Art & Culture

The Allure of Lapland - Anu Pentik

Eeva Anneli Pentikäinen (Kuusankoski, Finland, 1949), known as Anu Pentik is a renowned Finnish ceramic artist and entrepreneur - founder of Pentik company.
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At the studio | Artist Anu Pentik working on her Art - Plates

The business that has started in 1971 - Pentik Ltd. has grown to become an international interior design retailer, with 320 employees, and the only company that is still producing their ceramics in Posio, Finland. But, about all her success Anu just says: ”If you like something, someone else will like it too. It is simple as that!” 

Anu Pentik, Artistic Director at Pentik Ltd.

The international dimension has been part of Anu Pentik’s artistic vision since the very beginning of her career. The influence of northern nature sought release in form of artistic expression. Pentik is endlessly fascinated by flora, fauna, color and form. Art-plates, installations and ceramics works of sculpture; Anu Pentik has exhibited at many joint and solo exhibitions. Her exhibition in Kunsthalle Helsinki, drawing 45,000 visitors, was the second most popular one in the whole history of Kunsthalle Helsinki, being outranked only by a showing of work by Andy Warhol.

Along with museum exhibitions, Anu Pentik has also held smaller gallery showings and she continues to make ceramics pieces and commissioned works for Pentik Ltd.

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From the exhibition "Three Rooms" by Any Pentik

On my visit to Helsinki, I have stayed at the Lapland Hotel Bulevardi. While at the hotel, I have noticed an amazing ceramics works and a beautiful book about Anu Pentik. I have learned that Anu Pentik spent two years on the pieces commissioned by Lapland Hotels. For this collection, she depicted part of the soul of Lapland as filtered through herself, as the Art Historian Johana Vuolasto has noted. “The works are art plates to be hung on walls, gold prospector’s pans, enchanting those who peek into them with the mystique of Lapland. The surface of the pieces is three-dimensional and disconcerting in its intensity. Images of nature, flora and fauna, begin to be reflected from the gold pans. Everything that is seen acquires a fascinating northern idiom of form that is naivest, or perhaps one that refers more to the Egyptian visual tradition. A two-dimensional image is combined with a three-dimensional treatment of its ground. Spatiality is depicted in a different way. Instead of viewing, the experience is encountered in the way that someone visiting Lapland would sense from the mystique of nature. The berries are the size of foxes’ heads, a reindeer drowns in a sea of flowers, summer and autumn are simultaneously present and a bear cannot have his fill of gigantic berries. The metamorphosis of plants as the seasons change is repeated in many of the works,” explains Voulasto.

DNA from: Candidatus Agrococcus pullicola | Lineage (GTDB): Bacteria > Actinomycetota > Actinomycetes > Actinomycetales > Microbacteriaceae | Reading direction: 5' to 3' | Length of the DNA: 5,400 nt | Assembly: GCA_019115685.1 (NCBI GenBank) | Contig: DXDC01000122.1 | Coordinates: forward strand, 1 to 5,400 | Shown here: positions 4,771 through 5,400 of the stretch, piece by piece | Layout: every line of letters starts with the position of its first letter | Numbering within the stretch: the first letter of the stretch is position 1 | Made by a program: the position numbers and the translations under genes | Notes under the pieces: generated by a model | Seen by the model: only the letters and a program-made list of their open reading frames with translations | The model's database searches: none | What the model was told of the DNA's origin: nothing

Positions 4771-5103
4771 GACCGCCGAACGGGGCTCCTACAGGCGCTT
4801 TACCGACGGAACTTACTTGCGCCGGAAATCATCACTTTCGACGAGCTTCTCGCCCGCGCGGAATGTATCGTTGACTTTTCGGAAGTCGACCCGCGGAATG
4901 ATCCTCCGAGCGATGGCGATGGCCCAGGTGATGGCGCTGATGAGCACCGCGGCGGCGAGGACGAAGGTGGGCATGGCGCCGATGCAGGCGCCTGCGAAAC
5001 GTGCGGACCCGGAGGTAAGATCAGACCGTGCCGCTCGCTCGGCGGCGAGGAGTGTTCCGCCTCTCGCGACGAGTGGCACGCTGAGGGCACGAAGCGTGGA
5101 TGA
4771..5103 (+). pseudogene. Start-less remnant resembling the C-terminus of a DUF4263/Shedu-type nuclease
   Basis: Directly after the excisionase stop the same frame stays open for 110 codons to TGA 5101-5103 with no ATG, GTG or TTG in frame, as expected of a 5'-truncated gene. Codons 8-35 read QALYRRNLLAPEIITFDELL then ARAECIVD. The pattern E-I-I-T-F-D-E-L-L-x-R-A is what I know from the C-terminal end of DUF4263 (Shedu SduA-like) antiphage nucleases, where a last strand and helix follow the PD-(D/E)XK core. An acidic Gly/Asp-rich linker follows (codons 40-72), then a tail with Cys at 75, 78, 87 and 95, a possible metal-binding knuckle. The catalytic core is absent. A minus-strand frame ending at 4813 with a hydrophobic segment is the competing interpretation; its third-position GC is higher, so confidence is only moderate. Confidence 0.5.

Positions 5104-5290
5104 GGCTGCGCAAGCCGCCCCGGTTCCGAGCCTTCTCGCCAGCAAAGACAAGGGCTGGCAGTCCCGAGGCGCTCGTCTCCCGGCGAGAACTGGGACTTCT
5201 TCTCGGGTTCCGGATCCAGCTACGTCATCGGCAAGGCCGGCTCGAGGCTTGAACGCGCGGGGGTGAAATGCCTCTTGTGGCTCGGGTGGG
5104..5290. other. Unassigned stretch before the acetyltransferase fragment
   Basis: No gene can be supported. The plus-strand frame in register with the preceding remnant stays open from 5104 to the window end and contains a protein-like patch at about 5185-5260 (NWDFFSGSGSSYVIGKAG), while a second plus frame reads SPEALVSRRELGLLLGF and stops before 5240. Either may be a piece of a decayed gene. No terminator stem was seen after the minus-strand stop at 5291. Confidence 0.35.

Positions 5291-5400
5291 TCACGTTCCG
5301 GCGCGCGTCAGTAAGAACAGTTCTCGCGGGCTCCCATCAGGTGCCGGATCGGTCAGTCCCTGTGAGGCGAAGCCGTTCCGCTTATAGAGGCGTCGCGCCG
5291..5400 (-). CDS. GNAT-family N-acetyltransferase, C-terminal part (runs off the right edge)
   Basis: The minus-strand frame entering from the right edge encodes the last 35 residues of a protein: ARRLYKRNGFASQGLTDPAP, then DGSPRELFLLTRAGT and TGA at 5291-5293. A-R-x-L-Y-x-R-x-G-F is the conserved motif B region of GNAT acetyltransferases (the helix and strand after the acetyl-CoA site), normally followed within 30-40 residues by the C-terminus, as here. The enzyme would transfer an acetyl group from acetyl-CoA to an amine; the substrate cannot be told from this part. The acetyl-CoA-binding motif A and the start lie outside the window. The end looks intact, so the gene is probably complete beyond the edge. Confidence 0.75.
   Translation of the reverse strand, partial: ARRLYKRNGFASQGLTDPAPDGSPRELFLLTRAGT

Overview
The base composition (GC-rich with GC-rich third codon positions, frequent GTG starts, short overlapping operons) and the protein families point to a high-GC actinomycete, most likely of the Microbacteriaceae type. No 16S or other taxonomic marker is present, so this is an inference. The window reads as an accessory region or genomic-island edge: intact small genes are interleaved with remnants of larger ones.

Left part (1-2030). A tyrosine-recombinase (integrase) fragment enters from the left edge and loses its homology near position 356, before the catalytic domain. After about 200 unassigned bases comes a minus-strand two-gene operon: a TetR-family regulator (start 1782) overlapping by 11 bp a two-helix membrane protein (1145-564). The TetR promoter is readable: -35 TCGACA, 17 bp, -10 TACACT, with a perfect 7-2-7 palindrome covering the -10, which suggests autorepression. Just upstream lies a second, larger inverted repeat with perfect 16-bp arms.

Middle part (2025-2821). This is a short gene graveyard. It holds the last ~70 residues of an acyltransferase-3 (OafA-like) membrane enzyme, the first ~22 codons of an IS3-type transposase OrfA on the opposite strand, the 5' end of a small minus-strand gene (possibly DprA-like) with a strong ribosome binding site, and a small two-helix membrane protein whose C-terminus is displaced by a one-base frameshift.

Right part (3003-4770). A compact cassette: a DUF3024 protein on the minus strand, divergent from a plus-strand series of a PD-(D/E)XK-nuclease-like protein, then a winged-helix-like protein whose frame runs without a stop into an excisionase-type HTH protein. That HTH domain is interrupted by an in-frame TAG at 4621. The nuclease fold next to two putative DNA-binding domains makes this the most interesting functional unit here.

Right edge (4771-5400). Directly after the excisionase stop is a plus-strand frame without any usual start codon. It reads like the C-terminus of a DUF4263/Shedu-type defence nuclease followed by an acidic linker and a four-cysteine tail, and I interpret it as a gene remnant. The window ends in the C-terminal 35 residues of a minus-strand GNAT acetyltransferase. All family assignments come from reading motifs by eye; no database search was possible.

Truly impressed, I needed to get to know the artist who has been given the highest award of art Pro Finlandia medal, to talk to her about her vision and working process, her work as an artist and as a businesswoman, and about her future ideas.

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From the exhibition "Three Rooms" by Any Pentik

Tanja Beljanski: It seems that Finland has a tradition in ceramics art. Please tell us more about it.

Anu Pentik: In Finland we actually have quite a short tradition in ceramics but our neighboring countries Russia and Sweden have longer traditions which have influenced our Finnish ceramics. Nowadays our Pentik factory is the only one still producing ceramics in Finland and also the most northernmost ceramic factory in the world.

TB: Would you share a bit about your beginnings? How did it all start and what was it like back in the 70’s?

AP: I have always loved to make things by my hands. In the beginning ceramic was a hobby. In 1972 my family moved to Lapland and the change from city to nature gave me and inspiration to art. You really notice the changes of the seasons here in Lapland because they all are so different. That inspires me. In winter I get inspiration from darkness - the sun doesn’t rise but everything you see is white because of snow and ice. In summer the sun shines throughout nights and gives me a different kind of energy. About 50 years ago there was bad financial times in Finland and people moved away from the countryside. I decided that I want to give people work and employ them, so I started to design mugs and candleholders. After awhile we had a ceramics factory here in Lapland in Posio.

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Pentik Ltd. Ceramic Factory | Posio, Lapland
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The beauty of nature in Posio, Lapland